The material on this site is for financial institutions, professional investors and their professional advisers. It is for information only. Please read our Terms & Conditions, Privacy Policy and Cookies before using this site.

All material subject to strictly enforced copyright laws. © 2020 Euromoney, a part of the Euromoney Institutional Investor PLC.

Syria: Windows on a wider world

Syria’s commitment to the development of export-oriented sectors and new trade ties is paying off, with new incentives for domestic and foreign investors in place. Privatization, though, is not part of the package and the government is pledged to retain a mixed economy.

A more open attitude to international trade is an increasingly important element of Syria's economic strategy. The most obvious proof has been its commitment to participation in the Euro-Mediterranean Free Trade Project originally drawn up in Barcelona in 1995. In theory, this will open up a market of some 700 million consumers to Syrian exports. The downside is that it could open up Syria's domestic market to a flood of imports that have traditionally been strictly controlled or subject to prohibitive import tariffs.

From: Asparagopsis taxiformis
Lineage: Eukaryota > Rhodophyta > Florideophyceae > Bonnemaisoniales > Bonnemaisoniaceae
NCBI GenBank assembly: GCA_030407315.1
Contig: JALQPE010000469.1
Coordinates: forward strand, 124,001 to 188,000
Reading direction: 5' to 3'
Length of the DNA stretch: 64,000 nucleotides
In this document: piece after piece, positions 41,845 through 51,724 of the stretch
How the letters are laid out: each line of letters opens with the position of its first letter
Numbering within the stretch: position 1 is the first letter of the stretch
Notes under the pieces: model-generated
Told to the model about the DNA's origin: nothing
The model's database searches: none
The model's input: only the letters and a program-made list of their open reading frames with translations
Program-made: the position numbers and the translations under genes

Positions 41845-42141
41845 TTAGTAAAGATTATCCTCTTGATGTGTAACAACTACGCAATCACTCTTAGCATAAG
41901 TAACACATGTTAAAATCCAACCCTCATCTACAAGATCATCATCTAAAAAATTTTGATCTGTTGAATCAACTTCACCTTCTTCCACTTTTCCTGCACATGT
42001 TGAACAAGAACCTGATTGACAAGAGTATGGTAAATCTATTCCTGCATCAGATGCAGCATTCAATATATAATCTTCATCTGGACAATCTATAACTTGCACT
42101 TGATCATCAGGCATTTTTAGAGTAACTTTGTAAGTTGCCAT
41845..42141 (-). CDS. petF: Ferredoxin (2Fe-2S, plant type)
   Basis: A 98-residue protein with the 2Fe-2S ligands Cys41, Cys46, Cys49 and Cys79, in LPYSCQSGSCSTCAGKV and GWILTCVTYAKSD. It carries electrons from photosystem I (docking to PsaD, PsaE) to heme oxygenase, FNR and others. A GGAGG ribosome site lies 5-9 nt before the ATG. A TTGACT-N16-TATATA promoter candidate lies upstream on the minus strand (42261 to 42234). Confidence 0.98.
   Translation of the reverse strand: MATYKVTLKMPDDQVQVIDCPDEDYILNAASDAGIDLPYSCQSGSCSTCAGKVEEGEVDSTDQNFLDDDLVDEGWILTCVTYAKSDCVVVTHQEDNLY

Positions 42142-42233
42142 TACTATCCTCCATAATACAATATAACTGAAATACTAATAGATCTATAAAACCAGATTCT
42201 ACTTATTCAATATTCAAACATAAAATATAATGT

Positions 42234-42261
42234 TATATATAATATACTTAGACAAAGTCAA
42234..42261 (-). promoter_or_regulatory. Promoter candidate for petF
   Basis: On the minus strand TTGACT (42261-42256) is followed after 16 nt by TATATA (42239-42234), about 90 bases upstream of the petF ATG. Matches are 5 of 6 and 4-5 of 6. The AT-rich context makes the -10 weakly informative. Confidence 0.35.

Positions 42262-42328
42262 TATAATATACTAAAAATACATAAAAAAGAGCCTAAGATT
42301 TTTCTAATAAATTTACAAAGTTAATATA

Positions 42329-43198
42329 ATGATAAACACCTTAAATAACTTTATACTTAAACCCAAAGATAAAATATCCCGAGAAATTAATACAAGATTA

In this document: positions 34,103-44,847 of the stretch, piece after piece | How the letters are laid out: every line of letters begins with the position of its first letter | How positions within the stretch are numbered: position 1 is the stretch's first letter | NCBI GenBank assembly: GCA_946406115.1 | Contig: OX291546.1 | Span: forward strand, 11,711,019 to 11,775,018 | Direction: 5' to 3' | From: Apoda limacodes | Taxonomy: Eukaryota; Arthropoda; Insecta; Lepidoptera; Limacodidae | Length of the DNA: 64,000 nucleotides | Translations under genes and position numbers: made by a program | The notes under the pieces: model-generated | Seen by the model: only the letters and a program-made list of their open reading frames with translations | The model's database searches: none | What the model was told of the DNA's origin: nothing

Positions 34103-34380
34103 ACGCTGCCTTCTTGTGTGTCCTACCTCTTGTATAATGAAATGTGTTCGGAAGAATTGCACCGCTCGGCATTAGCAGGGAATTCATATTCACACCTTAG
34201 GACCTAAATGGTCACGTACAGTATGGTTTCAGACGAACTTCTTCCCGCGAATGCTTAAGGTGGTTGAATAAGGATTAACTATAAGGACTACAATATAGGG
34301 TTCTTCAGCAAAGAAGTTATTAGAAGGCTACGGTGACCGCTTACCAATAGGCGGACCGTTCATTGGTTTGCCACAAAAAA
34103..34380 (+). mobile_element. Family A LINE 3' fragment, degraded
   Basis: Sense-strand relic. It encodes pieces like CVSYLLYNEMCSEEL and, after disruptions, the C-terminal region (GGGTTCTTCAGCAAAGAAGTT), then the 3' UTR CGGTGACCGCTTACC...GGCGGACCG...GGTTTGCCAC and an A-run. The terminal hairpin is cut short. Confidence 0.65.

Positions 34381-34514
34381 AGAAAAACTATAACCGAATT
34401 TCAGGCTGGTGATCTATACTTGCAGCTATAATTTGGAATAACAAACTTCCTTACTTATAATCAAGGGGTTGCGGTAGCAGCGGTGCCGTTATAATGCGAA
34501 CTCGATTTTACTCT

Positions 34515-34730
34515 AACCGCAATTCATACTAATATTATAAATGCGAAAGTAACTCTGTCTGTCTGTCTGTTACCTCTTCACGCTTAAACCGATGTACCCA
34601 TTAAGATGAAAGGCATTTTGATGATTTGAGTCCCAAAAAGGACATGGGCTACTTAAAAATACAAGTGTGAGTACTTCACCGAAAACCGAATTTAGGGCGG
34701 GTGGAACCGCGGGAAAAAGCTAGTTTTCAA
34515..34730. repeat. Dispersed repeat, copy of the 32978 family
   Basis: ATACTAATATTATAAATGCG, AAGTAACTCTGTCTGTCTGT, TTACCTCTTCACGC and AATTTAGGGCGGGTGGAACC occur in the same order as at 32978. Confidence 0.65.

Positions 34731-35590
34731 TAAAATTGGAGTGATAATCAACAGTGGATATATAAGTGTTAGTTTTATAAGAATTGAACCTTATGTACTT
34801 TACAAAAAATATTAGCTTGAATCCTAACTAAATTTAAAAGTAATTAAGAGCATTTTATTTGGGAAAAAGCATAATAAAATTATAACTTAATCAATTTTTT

Syrian officials and businessmen are keenly aware that at present most of its industrial output is hopelessly ill-suited to compete with goods manufactured in other markets on the EU's periphery that began economic integration years before Syria even contemplated reform. In that respect, such countries as Morocco, Egypt and Tunisia already have a formidable head start.


Take out a complimentary trial

Take out a 7 day trial to gain unlimited access to Euromoney.com and Asiamoney.com analysis and receive expertly-curated updates direct to your inbox.

 

Already a user?

Login now

 

We use cookies to provide a personalized site experience.
By continuing to use & browse the site you agree to our Privacy Policy.
I agree